Title: Think of England
Author: KJ Charles
Publisher: Samhain Publishing
Rating: 5 Stars
Blurb: Lie back and think of England…
England, 1904. Two years ago, Captain Archie Curtis lost his friends, fingers, and future to a terrible military accident. Alone, purposeless and angry, Curtis is determined to discover if he and his comrades were the victims of fate, or of sabotage.
Curtis’s search takes him to an isolated, ultra-modern country house, where he meets and instantly clashes with fellow guest Daniel da Silva. Effete, decadent, foreign, and all-too-obviously queer, the sophisticated poet is everything the straightforward British officer fears and distrusts.
As events unfold, Curtis realizes that Daniel has his own secret intentions. And there’s something else they share—a mounting sexual tension that leaves Curtis reeling.
As the house party’s elegant facade cracks to reveal treachery, blackmail and murder, Curtis finds himself needing clever, dark-eyed Daniel as he has never needed a man before…
Warning: Contains explicit male/male encounters, ghastly historical attitudes, and some extremely stiff upper lips.
Review: I’ll be perfectly honest, I was a little scared to dive into this book, not because I was afraid that KJ Charles had suddenly become less than the great wordsmith I’ve come to expect but because I’ve never read anything by this author that didn’t have a wildly original paranormal twist. Where in the world would I get my adrenaline fix from if there weren’t macabre and malevolent foes to outrun? Of course, now I can laugh at my own stupidity because while Think of England is certainly different, the author has not only managed to deliver another winning historical novel but has also managed to deliver all the suspense and danger I’ve come to expect from her books, though with a human rather than supernatural element of intrigue.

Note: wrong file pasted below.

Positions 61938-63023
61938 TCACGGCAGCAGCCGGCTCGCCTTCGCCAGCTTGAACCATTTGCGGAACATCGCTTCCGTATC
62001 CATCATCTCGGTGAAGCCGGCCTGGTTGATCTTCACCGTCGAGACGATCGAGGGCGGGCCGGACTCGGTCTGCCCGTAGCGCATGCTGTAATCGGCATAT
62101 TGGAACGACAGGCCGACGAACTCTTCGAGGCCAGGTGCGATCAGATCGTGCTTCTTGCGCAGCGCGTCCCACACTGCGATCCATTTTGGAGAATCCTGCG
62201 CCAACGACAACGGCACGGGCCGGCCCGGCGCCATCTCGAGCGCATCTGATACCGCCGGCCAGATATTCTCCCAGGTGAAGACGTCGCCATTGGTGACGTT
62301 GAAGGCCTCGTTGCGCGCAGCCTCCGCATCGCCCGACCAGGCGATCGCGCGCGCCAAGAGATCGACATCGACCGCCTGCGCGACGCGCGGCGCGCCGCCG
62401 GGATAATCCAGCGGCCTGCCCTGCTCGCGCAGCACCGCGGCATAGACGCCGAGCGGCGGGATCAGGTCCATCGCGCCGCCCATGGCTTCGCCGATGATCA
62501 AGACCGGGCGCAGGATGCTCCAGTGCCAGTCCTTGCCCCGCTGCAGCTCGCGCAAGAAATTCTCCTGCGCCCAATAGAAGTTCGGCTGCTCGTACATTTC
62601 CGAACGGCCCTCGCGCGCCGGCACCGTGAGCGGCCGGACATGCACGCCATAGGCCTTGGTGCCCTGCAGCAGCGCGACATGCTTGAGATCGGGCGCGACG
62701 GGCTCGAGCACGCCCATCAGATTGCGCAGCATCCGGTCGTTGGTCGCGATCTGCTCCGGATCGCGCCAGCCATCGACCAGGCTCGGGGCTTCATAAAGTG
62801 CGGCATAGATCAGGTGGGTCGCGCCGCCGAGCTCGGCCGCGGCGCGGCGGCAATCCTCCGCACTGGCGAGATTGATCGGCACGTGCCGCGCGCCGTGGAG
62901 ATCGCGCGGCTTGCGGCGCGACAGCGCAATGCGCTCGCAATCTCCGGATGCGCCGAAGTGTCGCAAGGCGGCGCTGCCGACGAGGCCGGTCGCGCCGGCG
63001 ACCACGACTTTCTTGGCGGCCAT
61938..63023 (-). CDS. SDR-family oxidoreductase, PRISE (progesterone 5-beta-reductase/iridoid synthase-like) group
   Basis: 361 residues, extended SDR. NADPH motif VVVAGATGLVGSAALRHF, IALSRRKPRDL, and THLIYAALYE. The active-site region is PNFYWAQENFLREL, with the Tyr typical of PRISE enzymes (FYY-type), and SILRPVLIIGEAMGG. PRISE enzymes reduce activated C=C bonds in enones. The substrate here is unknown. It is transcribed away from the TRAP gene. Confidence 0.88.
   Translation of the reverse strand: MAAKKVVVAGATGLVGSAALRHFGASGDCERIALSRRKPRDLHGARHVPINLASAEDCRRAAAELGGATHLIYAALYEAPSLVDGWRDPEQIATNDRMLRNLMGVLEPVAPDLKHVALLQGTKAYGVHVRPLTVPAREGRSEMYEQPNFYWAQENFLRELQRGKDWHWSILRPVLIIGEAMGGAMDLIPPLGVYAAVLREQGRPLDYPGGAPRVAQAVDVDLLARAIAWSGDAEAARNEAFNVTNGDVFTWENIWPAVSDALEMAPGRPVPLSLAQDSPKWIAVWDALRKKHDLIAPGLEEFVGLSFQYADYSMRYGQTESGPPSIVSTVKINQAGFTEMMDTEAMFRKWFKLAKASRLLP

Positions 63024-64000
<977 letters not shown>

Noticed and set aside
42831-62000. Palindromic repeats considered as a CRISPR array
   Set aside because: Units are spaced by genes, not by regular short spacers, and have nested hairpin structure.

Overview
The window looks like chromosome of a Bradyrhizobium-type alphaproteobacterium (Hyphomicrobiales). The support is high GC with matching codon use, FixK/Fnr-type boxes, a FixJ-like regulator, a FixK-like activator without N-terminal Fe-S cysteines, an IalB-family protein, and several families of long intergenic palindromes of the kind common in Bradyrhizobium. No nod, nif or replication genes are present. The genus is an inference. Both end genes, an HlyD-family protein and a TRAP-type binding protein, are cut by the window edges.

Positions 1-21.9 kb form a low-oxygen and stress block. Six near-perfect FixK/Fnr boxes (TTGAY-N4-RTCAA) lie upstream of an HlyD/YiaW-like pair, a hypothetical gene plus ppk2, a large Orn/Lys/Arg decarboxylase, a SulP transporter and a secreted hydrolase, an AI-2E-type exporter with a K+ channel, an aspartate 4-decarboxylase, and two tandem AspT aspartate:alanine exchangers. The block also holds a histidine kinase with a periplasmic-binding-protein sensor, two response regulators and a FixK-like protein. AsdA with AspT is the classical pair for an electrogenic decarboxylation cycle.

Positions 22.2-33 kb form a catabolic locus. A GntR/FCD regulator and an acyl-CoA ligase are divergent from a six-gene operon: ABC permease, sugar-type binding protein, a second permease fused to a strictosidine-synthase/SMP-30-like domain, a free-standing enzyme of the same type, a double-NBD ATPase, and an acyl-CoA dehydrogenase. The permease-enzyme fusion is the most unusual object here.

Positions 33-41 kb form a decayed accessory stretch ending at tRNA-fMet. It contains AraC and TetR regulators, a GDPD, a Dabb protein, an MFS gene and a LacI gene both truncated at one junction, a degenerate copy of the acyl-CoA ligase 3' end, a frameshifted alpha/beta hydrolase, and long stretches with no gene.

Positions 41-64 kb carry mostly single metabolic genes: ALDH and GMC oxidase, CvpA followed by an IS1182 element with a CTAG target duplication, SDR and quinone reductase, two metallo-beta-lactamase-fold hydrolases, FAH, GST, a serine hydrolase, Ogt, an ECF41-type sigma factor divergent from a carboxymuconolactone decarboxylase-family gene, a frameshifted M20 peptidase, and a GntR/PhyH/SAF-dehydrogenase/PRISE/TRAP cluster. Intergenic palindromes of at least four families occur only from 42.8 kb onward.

Archie Curtis and Daniel da Silva are perfect foils, and I love the way KJ Charles led me into their introduction. I went back and read the blurb again at one point because I was certain I had the love interest wrong, there was that much friction between them, but as the story unfolded along with the details of a heinous betrayal, so did Archie and Daniel’s relationship. By the climax of the story, I was still a little uncertain whether these two men were going to be able to hang on to the tenuous bond they’d formed at the height of a situation that could very well have meant their attraction was more circumstance than substance, but the author skillfully delivers the story’s end with the usual flair I’ve come to expect, and the promise that there’s much more to come from these characters.
For a lover of historical romance, there’s nothing much more disappointing than dialogue or cadence of speech that feels too contemporary and out of place for the time period in which a story is set, but every single thing about this book felt pitch perfect. From the setting and the prose, which complemented each other perfectly, to the treason that caused Archie’s handicap and the way in which the search for clues to bring the traitors to justice unfolded, the author drew me in from start to finish.
Unlike so many literary heroes who’re scarred and disfigured, Archie’s physical limitations are never abused or used as a simple device to gain sympathy for him. Rather, Archie’s strength and courage in spite of what he’s had to overcome made him the perfect partner for Daniel, who has his own internal scars. These men see beyond each other’s pain, and it was that final layer built into their relationship that sealed my love for them and this book. Archie’s transformation is wonderful, Daniel’s façade which masks a toughened yet vulnerable heart is perfection, and it’s all wrapped up in a story that’s serious without taking itself too seriously.
If you’ve never read KJ Charles because you’re not a particular fan of speculative fiction but are a fan of fast paced and well written historical romance, I can’t recommend Think of England enough.
You can buy Think of England here: